Rather to my surprise Mark said no. He then softened it to, ‘not yet’. I lowered my eyebrows, accepting his greater wisdom (he had been here before) and followed him. We walked further along the narrow, paved street until we arrived at a large side door into the Cathedral. ‘Now can we go in?’ With a silent smile, he nodded. As I turned through the double archway I stopped dead. I, a soul who is never short of words, was utterly dumbstruck. I couldn’t believe the sight before me. ‘Now do you see why we had to wait?’ he asked. I could only nod in mute agreement.
The scene before us was of the cloisters. Being only used to the plain conservatism of English cathedrals, I was in awe and wonderment of the array of plants, trees, running water and fountains and above all, geese, yes real live, honking geese, that were living within the cloisters. This living, moving, everyday scene was so far removed from my experience and expectations, that all I could do was wander around, mouth open wide.
Eventually the photographer in me reasserted itself. I decided my best option was to walk all the way round, taking it all in, then choosing the best positions and coming back for those later. So we walked. And I gawped. And he followed and enjoyed my amazement.
We came to the door into the Cathedral itself, and followed the inevitable path inside. This time I wasn’t surprised. It was a Catholic shrine within an old building adorned with copious Baroque edifices attesting the locals’ history and faith. The choir stalls were even older and more elaborate – a greater testament to antiquity and Catholicism, but excessive for my more minimalist needs. Nevertheless, we walked and observed and discussed and, like good tourists, took our photos.
Suddenly I was beginning to feel a little peculiar – I don’t know what other word to use.
I had a heavy, prickly sensation up the back of my head behind both ears. We moved back out to the cloisters. Suddenly the sensation was even more pronounced. I had intended to return to the entrance gates to take an elaborate photographic montage. But by the time I got there, I was feeling decidedly unwell; I just knew I had to get out of the whole building and if I didn’t move quickly I would be physically sick. I stood in the doorway my brain only half connecting to what I wanted to do. I couldn’t get it under control at all. I felt really ill.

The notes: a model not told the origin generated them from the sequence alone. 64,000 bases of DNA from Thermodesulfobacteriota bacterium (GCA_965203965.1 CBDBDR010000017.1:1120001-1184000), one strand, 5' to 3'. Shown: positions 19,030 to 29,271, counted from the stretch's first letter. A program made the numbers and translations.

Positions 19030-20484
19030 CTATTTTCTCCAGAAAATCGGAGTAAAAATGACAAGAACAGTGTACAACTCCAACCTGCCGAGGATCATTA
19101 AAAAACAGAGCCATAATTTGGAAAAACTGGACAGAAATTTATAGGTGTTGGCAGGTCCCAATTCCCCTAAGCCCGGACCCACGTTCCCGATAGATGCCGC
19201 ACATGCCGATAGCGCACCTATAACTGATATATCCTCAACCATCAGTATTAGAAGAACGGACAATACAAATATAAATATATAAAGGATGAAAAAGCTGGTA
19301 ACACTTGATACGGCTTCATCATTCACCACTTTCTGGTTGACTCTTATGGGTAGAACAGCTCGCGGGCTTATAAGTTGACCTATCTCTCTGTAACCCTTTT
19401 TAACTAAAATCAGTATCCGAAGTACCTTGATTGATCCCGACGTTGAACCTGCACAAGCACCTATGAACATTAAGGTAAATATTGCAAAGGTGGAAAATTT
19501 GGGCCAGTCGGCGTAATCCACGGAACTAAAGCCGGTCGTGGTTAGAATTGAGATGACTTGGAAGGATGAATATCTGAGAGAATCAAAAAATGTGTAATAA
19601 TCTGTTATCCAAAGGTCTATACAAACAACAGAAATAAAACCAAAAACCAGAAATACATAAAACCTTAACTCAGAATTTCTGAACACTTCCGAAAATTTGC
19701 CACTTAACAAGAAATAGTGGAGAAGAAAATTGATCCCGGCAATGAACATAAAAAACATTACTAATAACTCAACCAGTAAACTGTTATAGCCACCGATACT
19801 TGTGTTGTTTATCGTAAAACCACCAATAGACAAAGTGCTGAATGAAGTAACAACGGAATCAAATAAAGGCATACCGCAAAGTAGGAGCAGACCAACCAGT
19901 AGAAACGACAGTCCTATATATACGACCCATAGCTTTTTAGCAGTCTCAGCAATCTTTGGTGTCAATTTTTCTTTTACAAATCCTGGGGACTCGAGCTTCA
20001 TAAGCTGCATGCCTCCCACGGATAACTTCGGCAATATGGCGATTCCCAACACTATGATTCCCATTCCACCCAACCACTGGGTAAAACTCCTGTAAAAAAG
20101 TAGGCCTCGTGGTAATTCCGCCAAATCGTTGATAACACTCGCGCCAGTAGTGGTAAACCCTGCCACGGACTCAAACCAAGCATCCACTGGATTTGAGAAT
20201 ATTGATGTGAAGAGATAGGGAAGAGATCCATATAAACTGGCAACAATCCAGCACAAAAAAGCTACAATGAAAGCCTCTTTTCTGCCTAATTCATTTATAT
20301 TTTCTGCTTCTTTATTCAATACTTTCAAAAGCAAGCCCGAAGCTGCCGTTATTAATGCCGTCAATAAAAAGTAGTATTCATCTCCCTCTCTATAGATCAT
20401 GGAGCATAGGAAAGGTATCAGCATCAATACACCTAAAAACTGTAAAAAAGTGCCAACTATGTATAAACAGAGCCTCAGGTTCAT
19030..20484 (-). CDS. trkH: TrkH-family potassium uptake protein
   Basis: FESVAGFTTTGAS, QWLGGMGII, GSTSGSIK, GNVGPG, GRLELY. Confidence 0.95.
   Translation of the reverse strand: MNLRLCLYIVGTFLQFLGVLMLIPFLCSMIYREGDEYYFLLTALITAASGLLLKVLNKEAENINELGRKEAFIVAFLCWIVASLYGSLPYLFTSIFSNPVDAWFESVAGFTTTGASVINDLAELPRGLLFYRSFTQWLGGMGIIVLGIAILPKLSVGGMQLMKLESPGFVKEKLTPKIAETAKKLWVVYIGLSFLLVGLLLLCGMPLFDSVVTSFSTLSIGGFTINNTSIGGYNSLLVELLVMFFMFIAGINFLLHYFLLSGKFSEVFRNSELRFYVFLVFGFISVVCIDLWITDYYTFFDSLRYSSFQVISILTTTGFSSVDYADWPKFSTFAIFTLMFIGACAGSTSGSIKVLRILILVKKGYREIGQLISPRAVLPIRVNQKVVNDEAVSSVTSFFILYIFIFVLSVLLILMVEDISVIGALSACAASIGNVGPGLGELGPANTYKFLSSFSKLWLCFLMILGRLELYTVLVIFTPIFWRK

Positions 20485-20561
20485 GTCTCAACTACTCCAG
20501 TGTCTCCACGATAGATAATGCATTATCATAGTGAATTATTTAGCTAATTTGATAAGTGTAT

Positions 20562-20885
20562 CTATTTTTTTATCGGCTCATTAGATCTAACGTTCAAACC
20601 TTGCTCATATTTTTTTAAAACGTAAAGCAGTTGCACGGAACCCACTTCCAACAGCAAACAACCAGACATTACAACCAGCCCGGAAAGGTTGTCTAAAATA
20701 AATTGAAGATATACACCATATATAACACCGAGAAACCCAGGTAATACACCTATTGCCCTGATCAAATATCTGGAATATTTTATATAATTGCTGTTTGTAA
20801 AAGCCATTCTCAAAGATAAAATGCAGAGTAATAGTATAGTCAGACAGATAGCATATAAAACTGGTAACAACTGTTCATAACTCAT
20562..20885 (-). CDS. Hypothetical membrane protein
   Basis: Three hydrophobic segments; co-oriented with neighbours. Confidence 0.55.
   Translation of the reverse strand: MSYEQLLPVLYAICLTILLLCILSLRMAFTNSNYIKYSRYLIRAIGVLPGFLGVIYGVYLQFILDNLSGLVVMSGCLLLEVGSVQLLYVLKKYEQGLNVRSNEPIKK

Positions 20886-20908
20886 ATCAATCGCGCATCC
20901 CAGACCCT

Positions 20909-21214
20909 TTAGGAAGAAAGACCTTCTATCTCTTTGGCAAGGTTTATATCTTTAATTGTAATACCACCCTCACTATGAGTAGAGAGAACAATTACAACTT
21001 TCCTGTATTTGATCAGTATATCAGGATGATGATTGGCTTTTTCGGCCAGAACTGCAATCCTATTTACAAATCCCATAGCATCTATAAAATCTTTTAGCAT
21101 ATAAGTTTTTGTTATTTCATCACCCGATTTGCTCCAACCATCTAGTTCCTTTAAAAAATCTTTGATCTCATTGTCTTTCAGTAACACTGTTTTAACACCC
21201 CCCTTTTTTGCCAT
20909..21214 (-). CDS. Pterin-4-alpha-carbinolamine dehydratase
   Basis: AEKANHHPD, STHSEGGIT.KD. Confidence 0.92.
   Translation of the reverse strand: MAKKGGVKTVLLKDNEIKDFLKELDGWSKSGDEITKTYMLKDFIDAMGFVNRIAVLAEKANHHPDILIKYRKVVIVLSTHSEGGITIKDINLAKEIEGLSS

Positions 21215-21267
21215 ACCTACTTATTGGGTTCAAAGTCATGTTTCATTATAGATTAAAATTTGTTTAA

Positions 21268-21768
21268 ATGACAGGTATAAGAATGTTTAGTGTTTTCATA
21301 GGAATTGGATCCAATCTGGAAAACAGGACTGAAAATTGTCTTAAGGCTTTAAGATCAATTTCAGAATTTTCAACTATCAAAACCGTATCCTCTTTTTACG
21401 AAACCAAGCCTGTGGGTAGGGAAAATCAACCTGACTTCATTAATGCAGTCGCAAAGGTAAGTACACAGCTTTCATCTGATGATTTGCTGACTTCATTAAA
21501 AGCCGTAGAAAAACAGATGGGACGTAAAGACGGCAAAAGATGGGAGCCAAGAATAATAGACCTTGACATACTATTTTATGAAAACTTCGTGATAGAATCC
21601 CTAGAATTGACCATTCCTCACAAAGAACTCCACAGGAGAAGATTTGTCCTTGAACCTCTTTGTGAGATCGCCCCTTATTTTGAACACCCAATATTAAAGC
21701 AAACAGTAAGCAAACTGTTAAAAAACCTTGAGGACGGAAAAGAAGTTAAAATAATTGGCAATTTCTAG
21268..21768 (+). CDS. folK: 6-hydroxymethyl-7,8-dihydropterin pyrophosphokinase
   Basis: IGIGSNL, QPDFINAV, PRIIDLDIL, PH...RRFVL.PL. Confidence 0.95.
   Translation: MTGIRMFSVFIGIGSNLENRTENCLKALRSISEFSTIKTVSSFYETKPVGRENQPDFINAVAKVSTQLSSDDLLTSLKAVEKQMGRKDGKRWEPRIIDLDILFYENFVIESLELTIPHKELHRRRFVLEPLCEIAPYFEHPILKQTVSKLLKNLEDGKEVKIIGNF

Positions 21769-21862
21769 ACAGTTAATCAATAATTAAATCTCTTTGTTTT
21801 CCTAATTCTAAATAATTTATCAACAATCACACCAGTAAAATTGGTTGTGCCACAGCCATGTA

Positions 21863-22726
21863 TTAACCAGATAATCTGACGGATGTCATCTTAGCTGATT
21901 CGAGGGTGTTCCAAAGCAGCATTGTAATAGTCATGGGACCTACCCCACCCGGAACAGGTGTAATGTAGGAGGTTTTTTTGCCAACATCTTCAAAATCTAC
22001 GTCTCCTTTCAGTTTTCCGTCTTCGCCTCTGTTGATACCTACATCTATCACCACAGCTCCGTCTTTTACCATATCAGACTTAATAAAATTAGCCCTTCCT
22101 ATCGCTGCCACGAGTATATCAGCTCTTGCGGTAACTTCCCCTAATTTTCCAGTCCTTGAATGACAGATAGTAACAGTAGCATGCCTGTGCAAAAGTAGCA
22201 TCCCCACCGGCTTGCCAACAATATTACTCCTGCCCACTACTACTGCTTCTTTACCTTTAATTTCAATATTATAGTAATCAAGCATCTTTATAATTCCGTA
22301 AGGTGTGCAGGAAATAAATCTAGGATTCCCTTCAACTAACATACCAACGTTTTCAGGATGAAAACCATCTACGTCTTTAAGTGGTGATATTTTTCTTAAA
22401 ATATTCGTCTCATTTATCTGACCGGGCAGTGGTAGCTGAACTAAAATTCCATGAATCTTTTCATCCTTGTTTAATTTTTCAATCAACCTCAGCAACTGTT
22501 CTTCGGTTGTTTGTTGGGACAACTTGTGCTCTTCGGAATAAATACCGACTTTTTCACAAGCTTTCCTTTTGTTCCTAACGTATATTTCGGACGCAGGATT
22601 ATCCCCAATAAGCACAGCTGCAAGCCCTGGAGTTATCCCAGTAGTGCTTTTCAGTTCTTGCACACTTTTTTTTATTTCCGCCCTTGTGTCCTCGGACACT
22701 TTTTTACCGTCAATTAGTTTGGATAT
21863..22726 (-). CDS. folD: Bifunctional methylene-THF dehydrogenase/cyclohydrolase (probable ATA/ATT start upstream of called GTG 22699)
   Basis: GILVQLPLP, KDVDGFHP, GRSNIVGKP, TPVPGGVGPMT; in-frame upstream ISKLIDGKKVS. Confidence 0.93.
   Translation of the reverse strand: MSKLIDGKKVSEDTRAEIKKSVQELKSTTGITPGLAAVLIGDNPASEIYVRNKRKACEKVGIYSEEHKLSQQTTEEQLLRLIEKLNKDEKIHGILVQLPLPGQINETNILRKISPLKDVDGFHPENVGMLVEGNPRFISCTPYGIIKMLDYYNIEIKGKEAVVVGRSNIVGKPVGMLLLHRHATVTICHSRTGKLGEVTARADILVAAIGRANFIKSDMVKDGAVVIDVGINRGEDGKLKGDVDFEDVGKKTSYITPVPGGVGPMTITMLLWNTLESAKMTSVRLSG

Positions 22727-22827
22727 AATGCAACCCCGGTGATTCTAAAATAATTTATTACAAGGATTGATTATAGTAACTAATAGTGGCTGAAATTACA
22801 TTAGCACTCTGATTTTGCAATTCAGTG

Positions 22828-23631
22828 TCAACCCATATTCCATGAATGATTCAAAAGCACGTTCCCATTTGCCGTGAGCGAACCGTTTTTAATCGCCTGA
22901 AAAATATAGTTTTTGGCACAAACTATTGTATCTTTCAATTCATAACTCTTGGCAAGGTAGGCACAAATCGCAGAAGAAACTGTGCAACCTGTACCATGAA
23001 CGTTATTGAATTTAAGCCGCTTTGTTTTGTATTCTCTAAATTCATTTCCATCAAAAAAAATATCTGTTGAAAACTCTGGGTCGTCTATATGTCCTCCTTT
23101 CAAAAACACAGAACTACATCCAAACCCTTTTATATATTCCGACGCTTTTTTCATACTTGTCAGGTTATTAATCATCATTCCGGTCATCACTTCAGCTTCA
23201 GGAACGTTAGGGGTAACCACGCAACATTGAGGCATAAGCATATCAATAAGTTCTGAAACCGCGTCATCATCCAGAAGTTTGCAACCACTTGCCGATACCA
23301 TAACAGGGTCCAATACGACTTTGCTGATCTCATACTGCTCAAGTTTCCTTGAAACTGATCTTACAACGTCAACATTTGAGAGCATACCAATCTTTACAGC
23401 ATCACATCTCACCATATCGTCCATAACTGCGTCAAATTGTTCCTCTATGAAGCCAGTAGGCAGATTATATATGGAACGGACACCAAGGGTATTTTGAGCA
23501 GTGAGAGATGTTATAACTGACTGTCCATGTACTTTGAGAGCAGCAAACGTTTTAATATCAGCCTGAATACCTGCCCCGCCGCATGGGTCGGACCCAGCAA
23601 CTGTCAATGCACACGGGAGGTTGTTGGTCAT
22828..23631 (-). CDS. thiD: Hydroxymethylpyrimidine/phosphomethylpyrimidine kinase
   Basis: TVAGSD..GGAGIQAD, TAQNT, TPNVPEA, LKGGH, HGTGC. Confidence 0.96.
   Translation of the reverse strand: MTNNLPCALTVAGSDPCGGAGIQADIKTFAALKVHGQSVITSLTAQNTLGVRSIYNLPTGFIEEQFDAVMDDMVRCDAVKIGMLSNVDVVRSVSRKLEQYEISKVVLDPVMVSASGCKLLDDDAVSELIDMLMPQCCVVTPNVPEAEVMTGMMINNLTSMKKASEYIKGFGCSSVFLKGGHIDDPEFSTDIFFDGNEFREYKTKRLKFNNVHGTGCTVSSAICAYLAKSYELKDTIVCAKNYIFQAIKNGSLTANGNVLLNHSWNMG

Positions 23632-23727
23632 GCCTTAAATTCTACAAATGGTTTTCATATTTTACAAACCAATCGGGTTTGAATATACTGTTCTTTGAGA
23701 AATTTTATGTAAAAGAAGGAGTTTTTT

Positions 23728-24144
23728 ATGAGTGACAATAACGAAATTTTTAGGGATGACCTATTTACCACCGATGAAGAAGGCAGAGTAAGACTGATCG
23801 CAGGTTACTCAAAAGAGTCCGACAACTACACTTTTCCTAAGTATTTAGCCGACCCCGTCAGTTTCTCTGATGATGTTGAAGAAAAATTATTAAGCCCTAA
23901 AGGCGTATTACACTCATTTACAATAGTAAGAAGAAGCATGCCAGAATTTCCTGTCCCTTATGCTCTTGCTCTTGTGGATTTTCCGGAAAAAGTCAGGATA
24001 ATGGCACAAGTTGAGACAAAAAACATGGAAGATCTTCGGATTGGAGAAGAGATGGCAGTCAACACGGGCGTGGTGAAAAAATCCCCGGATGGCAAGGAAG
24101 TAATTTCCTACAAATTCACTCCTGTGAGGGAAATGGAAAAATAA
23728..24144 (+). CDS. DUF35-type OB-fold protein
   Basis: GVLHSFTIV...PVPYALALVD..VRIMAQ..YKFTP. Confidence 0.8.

On auto-pilot I took three simple shots, and raced back to Mark saying, ‘I’ve just got to get out of here’.
I dived for nearest exit and slightly bemused but nonetheless supportive, he followed with some concern. By now I was overwhelmed with sensations I couldn’t describe. I knew it was spooky but not in the sense of ghosts or haunted houses. It didn’t seem like a presence, a spiritual presence, and the words resonance and energy didn’t seem quite right either. I’d run out of descriptors.
Being a caring and logical soul, Mark steered me away from the Cathedral and we sat in a nearby square. But I just could not throw off this all-pervasive creepiness. Eventually we moved on to other parts of the old town, but I still was dominated by this sensation. It took the best part of another two hours or more before I can honestly say I was grounded and fully rational again.
All that happened on Friday. On the following Wednesday I suddenly realised that I had a whole afternoon to fill in before my flight home.
I instinctively knew where I had to go.
Back to the Cathedral; on my own. This time I was alert to the likely consequences, and I could sense the creepiness up behind my ears even as I approached the building. I walked around the cloisters again but with a sprightlier step. I entered the building with some greater sense of control. I was drawn to a small side chapel and sat in the back pew. Suddenly I was in floods of uncontrollable tears. Why? I wish I knew. At least I could do this quietly and privately. I tried to think what on earth this was all about, but being rational was difficult. Eventually I calmed down enough to dry my eyes and move back into the real world. But I was very subdued for the rest of the day. I figured that all I could do was to try and work it out later.
I am now writing this ten days after my first encounter. I can still feel the creepiness just by recalling the situation. I haven’t come to any logical or rational conclusions about the experience. Perhaps I was here in a past life and had some odd experiences? Was it heaven? Perhaps that’s what the cloisters represented. I don’t think it was hell. It might just be another dimension altogether.
I am now editing this 20 years after that experience and I can still feel the prickliness behind my ears. However, in recent times I have explored my past lives. I now know that I experienced a humiliating chastisement in that cathedral in the 18th century. I was a monk who was punished for falling in love with a colleague. We were both dunked in the well in the cloisters until we nearly drowned. The abbot overseeing this was… Mark.
NB: This story was first published in Travellers’ Tales from Heaven and Hell, a 1998 anthology resulting from a UK travel-writing competition in which the best 100 entries were compiled into this book. There were over 3000 entries received.